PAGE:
# Decimal Data Type (Visual Basic)

Holds signed 128-bit (16-byte) values representing 96-bit (12-byte) integer numbers scaled by a variable power of 10. The scaling factor specifies the number of digits to the right of the decimal point; it ranges from 0 through 28. With a scale of 0 (no decimal places), the largest possible value is +/-79,228,162,514,264,337,593,543,950,335 (+/-7.9228162514264337593543950335E+28). With 28 decimal places, the largest value is +/-7.9228162514264337593543950335, and the smallest nonzero value is +/-0.0000000000000000000000000001 (+/-1E-28).

## Remarks

The `Decimal`

data type provides the greatest number of significant digits for a number. It supports up to 29 significant digits and can represent values in excess of 7.9228 x 10^28. It is particularly suitable for calculations, such as financial, that require a large number of digits but cannot tolerate rounding errors.

The default value of `Decimal`

is 0.

## Programming Tips

**Precision.**`Decimal`

is not a floating-point data type. The`Decimal`

structure holds a binary integer value, together with a sign bit and an integer scaling factor that specifies what portion of the value is a decimal fraction. Because of this,`Decimal`

numbers have a more precise representation in memory than floating-point types (`Single`

and`Double`

).**Performance.**The`Decimal`

data type is the slowest of all the numeric types. You should weigh the importance of precision against performance before choosing a data type.**Widening.**The`Decimal`

data type widens to`Single`

or`Double`

. This means you can convert`Decimal`

to either of these types without encountering a System.OverflowException error.**Trailing Zeros.**Visual Basic does not store trailing zeros in a`Decimal`

literal. However, a`Decimal`

variable preserves any trailing zeros acquired computationally. The following example illustrates this.`Dim d1, d2, d3, d4 As Decimal d1 = 2.375D d2 = 1.625D d3 = d1 + d2 d4 = 4.000D MsgBox("d1 = " & CStr(d1) & ", d2 = " & CStr(d2) & ", d3 = " & CStr(d3) & ", d4 = " & CStr(d4))`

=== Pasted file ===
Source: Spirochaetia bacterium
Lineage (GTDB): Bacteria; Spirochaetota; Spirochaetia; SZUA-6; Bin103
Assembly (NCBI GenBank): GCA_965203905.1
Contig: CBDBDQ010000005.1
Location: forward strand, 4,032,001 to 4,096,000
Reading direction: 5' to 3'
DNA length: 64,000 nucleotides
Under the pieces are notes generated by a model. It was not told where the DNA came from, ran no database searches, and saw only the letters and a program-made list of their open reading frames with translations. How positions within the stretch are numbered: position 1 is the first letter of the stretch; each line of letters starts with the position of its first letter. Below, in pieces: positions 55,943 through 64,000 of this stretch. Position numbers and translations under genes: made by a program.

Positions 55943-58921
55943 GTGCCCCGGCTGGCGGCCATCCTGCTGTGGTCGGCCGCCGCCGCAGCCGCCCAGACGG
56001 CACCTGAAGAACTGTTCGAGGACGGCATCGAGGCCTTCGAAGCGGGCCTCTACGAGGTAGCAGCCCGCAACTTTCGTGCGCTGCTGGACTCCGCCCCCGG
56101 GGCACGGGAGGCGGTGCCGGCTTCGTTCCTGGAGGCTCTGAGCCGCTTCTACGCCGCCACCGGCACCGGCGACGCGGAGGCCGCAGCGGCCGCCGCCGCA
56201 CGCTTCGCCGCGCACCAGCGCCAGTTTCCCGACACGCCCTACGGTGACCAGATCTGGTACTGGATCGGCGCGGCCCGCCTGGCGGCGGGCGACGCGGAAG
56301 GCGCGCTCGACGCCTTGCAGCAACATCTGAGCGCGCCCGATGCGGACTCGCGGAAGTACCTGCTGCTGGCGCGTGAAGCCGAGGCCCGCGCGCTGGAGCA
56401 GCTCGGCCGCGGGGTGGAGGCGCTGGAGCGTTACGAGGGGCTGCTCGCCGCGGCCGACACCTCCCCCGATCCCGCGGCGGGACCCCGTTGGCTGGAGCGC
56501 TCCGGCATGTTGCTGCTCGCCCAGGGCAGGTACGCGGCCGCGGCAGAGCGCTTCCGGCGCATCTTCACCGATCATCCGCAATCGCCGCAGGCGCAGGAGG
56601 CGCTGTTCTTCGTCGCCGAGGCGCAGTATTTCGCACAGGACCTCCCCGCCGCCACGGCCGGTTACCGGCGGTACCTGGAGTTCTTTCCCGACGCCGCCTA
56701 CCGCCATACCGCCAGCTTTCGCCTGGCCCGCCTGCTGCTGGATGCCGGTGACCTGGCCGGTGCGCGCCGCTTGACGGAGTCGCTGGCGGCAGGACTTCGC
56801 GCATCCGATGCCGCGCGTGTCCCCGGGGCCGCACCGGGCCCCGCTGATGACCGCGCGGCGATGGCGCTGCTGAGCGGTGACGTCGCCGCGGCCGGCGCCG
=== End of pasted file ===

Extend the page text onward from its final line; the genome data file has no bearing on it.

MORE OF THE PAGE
The output of

`MsgBox`

in the preceding example is as follows:`d1 = 2.375, d2 = 1.625, d3 = 4.000, d4 = 4`

**Type Characters.**Appending the literal type character`D`

to a literal forces it to the`Decimal`

data type. Appending the identifier type character`@`

to any identifier forces it to`Decimal`

.**Framework Type.**The corresponding type in the .NET Framework is the System.Decimal structure.

## Range

You might need to use the `D`

type character to assign a large value to a `Decimal`

variable or constant. This requirement is because the compiler interprets a literal as `Long`

unless a literal type character follows the literal, as the following example shows.

```
Dim bigDec1 As Decimal = 9223372036854775807 ' No overflow.
Dim bigDec2 As Decimal = 9223372036854775808 ' Overflow.
Dim bigDec3 As Decimal = 9223372036854775808D ' No overflow.
```

The declaration for `bigDec1`

doesn't produce an overflow because the value that's assigned to it falls within the range for `Long`

. The `Long`

value can be assigned to the `Decimal`

variable.

The declaration for `bigDec2`

generates an overflow error because the value that's assigned to it is too large for `Long`

. Because the numeric literal can't first be interpreted as a `Long`

, it can't be assigned to the `Decimal`

variable.

For `bigDec3`

, the literal type character `D`

solves the problem by forcing the compiler to interpret the literal as a `Decimal`

instead of as a `Long`

.